A19 to 24 – Obligate nose breathing. Dr. Crelin did extensive research in this area. Topic covered more in presentation on SIDS in another presentation on this website. During the dissections I was involved in (A24), I found what Dr. Crelin had predicted. Key points: At birth, the epiglottis and soft palate touch during quiet respiration with the mouth closed. During breastfeeding, the larynx elevates which allows the epiglottis to interlock with the soft palate. This allows the newborn to breathe and swallow at the same time – something the adult human cannot do. The term “obligate nose breathing” may not be the best term to use, because a newborn is not “obligated” to breath through the nose, it just makes it easy to breath and swallow at the same time during breastfeeding. If the nose in congested, the newborn can breathe through its mouth – but that leads to other complications like long face syndrome, otitis media and decay.
A24 – VERY IMPORTANT KEY POINT: As the tongue drops back into the mouth from its normal forward resting position in a newborn, the epiglottis naturally has to drop down into the throat. As the distance between the epiglottis and soft palate increases, the tongue base acquires a position where it can drop back and block off the airway – causing possible death by SIDS or OSA.
A25 – Picture A24 was altered by elevating the epiglottis to show how the epiglottis could interlock with the soft palate. However, this only happens during the act of breastfeeding.
A26 to 29 – These 2 cadavers (Siamese twins) were estimated to be about 6 months into development. Epiglottis does not appear to be fully developed. A27 was the twin of A26. Since the epiglottis was not fully developed, the dissection from behind shows more tongue than if the epiglottis had been fully developed and actually touching the soft palate. A28 was altered to show the relationship if the epiglottis had been elevated. Key Point: Note how breastmilk flows around the epiglottis, which is protecting the inlet to the larynx. A29 has been altered more to help visualize the direct connection from the nasal cavity to the larynx. It also shows how the tongue is blocked from entering the oropharynx while in this position.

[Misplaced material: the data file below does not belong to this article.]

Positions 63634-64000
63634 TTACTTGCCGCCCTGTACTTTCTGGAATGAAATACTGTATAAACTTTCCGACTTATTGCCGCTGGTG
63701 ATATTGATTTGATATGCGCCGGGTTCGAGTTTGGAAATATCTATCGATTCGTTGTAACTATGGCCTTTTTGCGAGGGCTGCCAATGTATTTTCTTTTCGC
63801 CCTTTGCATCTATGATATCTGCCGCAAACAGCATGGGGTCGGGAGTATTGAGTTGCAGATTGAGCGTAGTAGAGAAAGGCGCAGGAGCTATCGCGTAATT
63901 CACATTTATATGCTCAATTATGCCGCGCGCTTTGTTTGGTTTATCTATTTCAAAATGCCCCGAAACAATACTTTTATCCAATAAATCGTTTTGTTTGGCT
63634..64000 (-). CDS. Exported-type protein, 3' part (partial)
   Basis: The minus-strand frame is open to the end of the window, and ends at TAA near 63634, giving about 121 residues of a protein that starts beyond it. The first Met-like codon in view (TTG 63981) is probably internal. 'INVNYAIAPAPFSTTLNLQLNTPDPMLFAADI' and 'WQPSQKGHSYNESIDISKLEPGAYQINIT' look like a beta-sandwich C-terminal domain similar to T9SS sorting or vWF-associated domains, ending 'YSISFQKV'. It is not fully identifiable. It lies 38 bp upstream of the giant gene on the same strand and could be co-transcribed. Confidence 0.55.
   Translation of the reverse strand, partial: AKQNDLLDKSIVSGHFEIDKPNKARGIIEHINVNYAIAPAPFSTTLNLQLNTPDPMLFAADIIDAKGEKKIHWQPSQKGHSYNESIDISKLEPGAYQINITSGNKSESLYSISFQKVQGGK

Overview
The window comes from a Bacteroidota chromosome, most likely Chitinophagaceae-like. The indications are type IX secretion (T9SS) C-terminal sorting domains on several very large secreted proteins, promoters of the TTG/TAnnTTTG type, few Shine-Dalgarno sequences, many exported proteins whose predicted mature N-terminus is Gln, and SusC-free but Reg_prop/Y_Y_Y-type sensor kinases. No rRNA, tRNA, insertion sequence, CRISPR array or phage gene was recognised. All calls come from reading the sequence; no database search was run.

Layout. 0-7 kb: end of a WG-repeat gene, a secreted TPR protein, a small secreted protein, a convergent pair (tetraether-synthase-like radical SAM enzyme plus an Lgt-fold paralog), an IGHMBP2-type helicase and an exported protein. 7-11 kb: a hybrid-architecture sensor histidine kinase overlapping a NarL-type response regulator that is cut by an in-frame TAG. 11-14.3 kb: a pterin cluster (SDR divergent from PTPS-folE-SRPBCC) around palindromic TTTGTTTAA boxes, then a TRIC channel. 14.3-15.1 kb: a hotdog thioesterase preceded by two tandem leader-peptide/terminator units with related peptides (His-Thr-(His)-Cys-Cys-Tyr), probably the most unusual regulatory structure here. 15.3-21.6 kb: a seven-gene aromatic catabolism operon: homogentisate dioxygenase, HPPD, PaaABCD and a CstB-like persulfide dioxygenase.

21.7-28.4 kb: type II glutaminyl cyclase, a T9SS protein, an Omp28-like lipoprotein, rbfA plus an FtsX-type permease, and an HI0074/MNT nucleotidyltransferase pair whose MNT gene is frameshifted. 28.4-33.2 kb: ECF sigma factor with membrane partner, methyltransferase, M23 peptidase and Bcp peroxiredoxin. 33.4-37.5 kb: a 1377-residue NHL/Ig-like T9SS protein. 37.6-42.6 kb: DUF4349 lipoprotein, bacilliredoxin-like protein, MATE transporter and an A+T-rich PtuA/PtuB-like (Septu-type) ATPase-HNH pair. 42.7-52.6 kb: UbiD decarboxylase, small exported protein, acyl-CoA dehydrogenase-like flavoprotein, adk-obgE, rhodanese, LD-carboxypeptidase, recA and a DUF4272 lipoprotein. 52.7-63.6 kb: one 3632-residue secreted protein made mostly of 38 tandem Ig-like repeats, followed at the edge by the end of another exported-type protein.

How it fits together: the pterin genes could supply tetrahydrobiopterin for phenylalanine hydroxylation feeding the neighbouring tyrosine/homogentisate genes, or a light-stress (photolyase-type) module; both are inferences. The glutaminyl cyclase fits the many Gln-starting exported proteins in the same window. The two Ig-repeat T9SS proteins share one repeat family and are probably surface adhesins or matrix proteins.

A30 – Key points: In an adult, or in an infant where the epiglottis has descended, the posterior 1/3 of the tongue is the anterior wall or the oropharynx. This fact puts the individual at risk for the tongue dropping back and blocking the airway, putting the individual at risk for suffocation – be it either SIDS or obstructive sleep apnea (OSA). Note the point of insertion of the tongue – on the lingual (inside) surface of the mandible. IF the mandible is retruded (pushed back) in ANY individual, it puts that individual at risk for having a smaller than normal airway – increased airway resistance to breathing – and possible blockage of the airway resulting in SIDS or OSA.
A31 to 38 – Bubble palates. As a general dentist, I have never seen a bubble palate except in dissections. I have only learned about bubble palates from lactation specialist. Pictures A32 – 34 show bubble palates. It is fairly easy to visualize how pressure from the tongue has forced the palate up, forming a “bubble”. It is also easy to visualize how an infant with a bubble palate would have difficulty breastfeeding, since the breast would not be supported on the top side during compression of the breast. This might also explain why some infants “click” while breastfeeding (breast going up into the space and then clicking when it drops out of the space).
Pictures A35 to A38 are courtesy of Catherine Watson Genna, IBCLC. She is currently doing extensive documentation of bubble palates and will hopefully share her research in the near future. She is finding a high correlation between bubble palates and tongue-tie and micrognathia (retruded or pushed back lower jaw).
Following is part of a letter I received from Lisa Marasco, IBCLC describing palates: